Bright Young Things
9:30 p.m. March 13 at Enzian; 8 p.m. March 14 at Regal.
An effervescent portrayal of 1930s England, Stephen Fry's (Gosford Park) directorial debut follows the exploits and outlandish schemes of a young couple attempting to gain acceptance in high society. The extraordinary cast includes Academy Award-winner Jim Broadbent (Iris), Peter O'Toole, Dan Aykroyd and Stockard Channing. (U.K., 2003, 105 minutes; directed by Stephen Fry; sponsored by the Westin Grand Bohemian.)
7 p.m. March 14 at Enzian.
Starring Academy-Award nominees Tim Robbins (Mystic River) and Samantha Morton (In America), Michael Winterbottom's imaginative film is a love story set against the backdrop of a quasi-Orwellian world. With compelling performances and beautiful direction, Code 46 is a haunting look at our potential future. (U.K., 2003, 92 minutes; directed by Michael Winterbottom; East Coast premiere/second U.S. showing.)
8 p.m. March 6 and 2 p.m. March 14 at Regal.
Danish iconoclast Lars Von Trier's (Dancer in the Dark) film follows a runaway whose morality is tested when she takes refuge in a pious mining town. Featuring performances from a cast that includes Nicole Kidman, James Caan, Patricia Clarkson, Ben Gazzara, Chloe Sevigny, Stellan Skarsgård and Lauren Bacall. (Denmark/ Sweden/ U.K./ France/ Germany, 2003, 177 minutes; directed by Lars Von Trier; regional premiere.)
Good bye, Lenin!
6:45 p.m. March 7 at Regal.
Nominated for best foreign film at this year's Golden Globes, Good Bye, Lenin! is an inventive satire on the reunification of Germany. After party loyalist Christiane awakens from an eight-month coma, during which the Berlin Wall has crumbled, her son Alex must go to ridiculous lengths to shield her from the tremendous social upheaval that has occurred. (Germany, 2003, 118 minutes; rated R; directed by Wolfgang Becker.)
7 p.m. March 13 and 14 at Regal.
A hypnotherapist (Goran Visnjic, ER) who can read people's minds becomes obsessed with a search for a serial killer. With stylish direction and an impressive cast that includes Shirley Henderson (24 Hour Party People), Miranda Otto (The Lord of the Rings), and Paddy Considine (In America), Hypnotic is a spellbinding supernatural thriller. (U.K., 2002, 102 minutes; directed by Nick Willing.)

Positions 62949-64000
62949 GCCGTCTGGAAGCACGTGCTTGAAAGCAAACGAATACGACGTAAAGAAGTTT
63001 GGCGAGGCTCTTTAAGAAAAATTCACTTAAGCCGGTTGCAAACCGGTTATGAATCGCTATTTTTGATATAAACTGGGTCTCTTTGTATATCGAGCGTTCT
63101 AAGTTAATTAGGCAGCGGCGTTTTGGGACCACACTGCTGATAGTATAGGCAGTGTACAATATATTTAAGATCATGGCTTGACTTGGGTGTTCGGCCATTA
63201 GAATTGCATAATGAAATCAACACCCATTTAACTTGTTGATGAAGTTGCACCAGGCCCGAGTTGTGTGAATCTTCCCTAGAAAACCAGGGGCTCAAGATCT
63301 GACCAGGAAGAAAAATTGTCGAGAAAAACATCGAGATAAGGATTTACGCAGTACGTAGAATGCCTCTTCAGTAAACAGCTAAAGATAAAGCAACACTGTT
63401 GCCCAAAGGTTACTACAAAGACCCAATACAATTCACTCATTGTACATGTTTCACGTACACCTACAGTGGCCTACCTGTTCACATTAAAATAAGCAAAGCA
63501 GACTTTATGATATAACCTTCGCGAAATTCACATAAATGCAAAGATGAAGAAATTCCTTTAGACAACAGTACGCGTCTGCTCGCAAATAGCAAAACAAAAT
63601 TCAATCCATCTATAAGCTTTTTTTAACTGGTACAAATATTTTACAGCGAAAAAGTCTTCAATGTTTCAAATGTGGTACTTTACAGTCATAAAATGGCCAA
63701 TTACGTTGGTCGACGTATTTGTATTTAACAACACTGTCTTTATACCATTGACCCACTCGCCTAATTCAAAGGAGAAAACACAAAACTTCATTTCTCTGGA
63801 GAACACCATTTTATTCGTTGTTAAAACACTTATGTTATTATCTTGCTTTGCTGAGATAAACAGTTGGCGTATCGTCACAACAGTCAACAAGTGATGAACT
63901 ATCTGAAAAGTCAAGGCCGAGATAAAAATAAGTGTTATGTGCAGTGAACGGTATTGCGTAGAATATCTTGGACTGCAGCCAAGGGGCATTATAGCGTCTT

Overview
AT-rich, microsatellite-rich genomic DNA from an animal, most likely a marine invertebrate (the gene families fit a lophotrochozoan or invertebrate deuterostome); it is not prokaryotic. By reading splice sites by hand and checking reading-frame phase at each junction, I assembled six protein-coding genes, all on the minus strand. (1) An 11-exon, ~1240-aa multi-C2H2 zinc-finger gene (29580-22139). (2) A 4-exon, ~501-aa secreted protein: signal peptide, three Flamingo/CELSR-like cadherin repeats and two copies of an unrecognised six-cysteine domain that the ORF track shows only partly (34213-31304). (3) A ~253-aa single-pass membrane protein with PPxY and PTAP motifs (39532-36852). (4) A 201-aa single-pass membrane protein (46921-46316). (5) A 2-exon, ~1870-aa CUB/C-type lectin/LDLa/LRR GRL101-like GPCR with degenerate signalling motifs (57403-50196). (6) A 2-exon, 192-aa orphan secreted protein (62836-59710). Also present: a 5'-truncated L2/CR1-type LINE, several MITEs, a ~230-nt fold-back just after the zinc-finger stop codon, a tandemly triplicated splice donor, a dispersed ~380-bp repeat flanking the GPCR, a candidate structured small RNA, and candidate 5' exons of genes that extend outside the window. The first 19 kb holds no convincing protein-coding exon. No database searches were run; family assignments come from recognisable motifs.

7:15 p.m. March 6 at Enzian.
Colin Farrell stars in this film, which follows the rapid chain of events that occurs when a thuggish robber breaks up with his girlfriend. Outrageously humorous and intricately woven, Intermission is a smart and gritty portrait of the search for happiness. (Ireland, 2003, 105 minutes; rated R; directed by John Crowley; Florida premiere.)
7:30 p.m. March 10 at Regal
In his dazzling feature film debut, celebrated short-film director Dagur Kári tells an offbeat story of teenage isolation and wanderlust set against the majestic backdrop of the Icelandic fjord. Nói subtly blends deadpan comedy and tragedy. (Iceland/Germany/UK/Denmark, 2003, 88 minutes; directed by Dagur Kári; in subtitled Icelandic.)
Remember me (Ricordati di me)
9:30 p.m. March 8 at Enzian; 7:30 p.m. March 13 at Regal.
This new film by the director of the 2002 festival entry The Last Kiss focuses on a middle-class family and the members' separate yet similar attempts at pursuing their dreams and desires. Remember Me has the same qualities that garnered Gabriele Muccino's previous masterpiece five Italian Oscars and the World Cinema Award at Sundance. (Italy, 2002, 125 minutes; directed by Gabriele Muccino; in subtitled Italian.)
The Story of the Weeping Camel
4:30 p.m. March 7 and 7 p.m. March 8 at Regal.
As the first entry from Mongolia for the Academy Awards, this beautiful film details a spring in which a nomadic family attempts to get a mother camel to nurture its extremely rare white colt. Poignant in imagery, The Story of the Weeping Camel is an emotionally charged tale not soon forgotten. (Mongolia/Germany, 2003, 90 minutes; directed by Byambasuren Davaa and Luigi Falorni; in subtitled Mongolian.)
7 p.m. March 12 at Regal.
David Mackenzie's controversial second feature focuses on three people on a Scottish barge whose lives are thrown into chaos by the discovery of a dead body. Featuring a haunting score from David Byrne and performances from Ewan McGregor (Moulin Rouge) and Tilda Swinton (The Deep End), Young Adam is a dreamy, disquieting study of sexual tension and guilty secrets. (U.K., 2003, 93 minutes; directed by David Mackenzie; U.S. premiere.)Copyright © 2015, The Baltimore Sun